Tony Fryer

Infidelity in Marriage

Tony Fryer, MFT can help counsel families through infidelity in marriage

“Why did you do it? How could you do this to me and the kids? What were you thinking? Do you love me? Can I ever trust you again? Was our relationship a lie?”

I have listened to so many couples coming for marriage advice and relationship counseling after infidelity and the questions are many. No couple is ever the same as another and yet there are some similar situations around the experience of infidelity in marriage. Often we are lead to believe that it is only bad people who have affairs and yet I can say that my experience has been quite the contrary. I think most people can accept that the action of having an affair is bad, as it violates the bonds and contract of marriage.

Marriage is a relationship with huge expectations and when the expectation of fidelity is broken the pain is immense. Many people will decide to divorce and others will move on with the marriage and never really deal with or try to understand the trauma that has occurred. Most of my work has been with couples who want to try to understand what has happened, forgive and see if they can find a way to save their relationship. These are the couples that I am talking about here. They usually come in with very intense emotions and wonder if they can turn things around. Often the person who had the affair is guilt-ridden and wants to leave the whole thing behind and move on. They can be frustrated that their partner is unable to do likewise. The partner is often deeply wounded and angry and unsure whether they can ever again trust their spouse. They doubt every aspect of the relationship and the affair seems to block out or call into question any positive relationship attributes.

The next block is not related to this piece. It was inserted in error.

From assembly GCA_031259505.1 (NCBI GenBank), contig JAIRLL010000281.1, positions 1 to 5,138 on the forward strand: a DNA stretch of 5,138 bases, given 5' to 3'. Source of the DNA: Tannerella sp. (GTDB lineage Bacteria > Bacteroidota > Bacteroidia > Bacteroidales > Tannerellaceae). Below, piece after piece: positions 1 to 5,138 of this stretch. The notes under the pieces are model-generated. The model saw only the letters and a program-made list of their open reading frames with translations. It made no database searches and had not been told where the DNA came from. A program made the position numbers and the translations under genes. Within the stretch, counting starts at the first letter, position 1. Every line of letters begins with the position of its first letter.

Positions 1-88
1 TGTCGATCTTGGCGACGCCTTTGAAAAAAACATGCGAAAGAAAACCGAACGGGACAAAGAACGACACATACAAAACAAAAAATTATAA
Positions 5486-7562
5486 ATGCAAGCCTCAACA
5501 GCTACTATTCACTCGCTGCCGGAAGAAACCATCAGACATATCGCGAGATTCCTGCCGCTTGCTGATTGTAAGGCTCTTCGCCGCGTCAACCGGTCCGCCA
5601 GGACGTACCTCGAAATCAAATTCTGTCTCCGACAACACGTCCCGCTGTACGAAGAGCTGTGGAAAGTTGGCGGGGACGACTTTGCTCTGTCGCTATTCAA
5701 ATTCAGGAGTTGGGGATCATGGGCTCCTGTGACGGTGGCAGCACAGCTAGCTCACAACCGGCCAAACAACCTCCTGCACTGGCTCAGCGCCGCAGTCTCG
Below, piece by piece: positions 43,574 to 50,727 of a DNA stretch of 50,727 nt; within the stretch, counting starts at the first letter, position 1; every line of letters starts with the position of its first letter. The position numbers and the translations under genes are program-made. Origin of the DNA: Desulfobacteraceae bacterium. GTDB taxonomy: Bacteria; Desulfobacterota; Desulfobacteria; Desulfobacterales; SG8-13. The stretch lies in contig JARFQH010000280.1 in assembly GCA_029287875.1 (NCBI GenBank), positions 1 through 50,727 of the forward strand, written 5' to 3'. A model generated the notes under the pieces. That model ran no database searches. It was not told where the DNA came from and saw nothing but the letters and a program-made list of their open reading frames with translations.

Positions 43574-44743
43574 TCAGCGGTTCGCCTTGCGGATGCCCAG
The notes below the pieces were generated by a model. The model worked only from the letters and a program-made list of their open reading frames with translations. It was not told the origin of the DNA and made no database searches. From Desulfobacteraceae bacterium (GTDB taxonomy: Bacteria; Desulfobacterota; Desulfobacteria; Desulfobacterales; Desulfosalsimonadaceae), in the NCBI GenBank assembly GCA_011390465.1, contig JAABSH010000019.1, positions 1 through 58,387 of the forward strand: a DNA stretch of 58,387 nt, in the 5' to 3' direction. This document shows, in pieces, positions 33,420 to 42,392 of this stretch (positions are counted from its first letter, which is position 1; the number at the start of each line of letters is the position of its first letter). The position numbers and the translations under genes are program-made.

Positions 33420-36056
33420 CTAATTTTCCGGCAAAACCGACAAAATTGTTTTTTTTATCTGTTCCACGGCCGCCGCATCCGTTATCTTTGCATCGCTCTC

As time moves on I find that the vast bulk of couples come to understand their life and relationship differently. I see them leave with a relationship that is more communicative than it has ever been. They don’t forget, nor should they. They learn more about what they want from a relationship. The person who had the affair accepts full responsibility for the terrible choice they made, that could have destroyed the marriage they want. The couple both put more effort into how they relate and develop more openness with their feelings, needs and desires. My experience has been that this couple ends up with a relationship that, ironically, is deeper than it has ever been.

Traumas are never desirable (including an affair) but when they are worked through healthily, can often immensely increase our understanding. It requires both partners being prepared to work hard in couples therapy.

Tony Fryer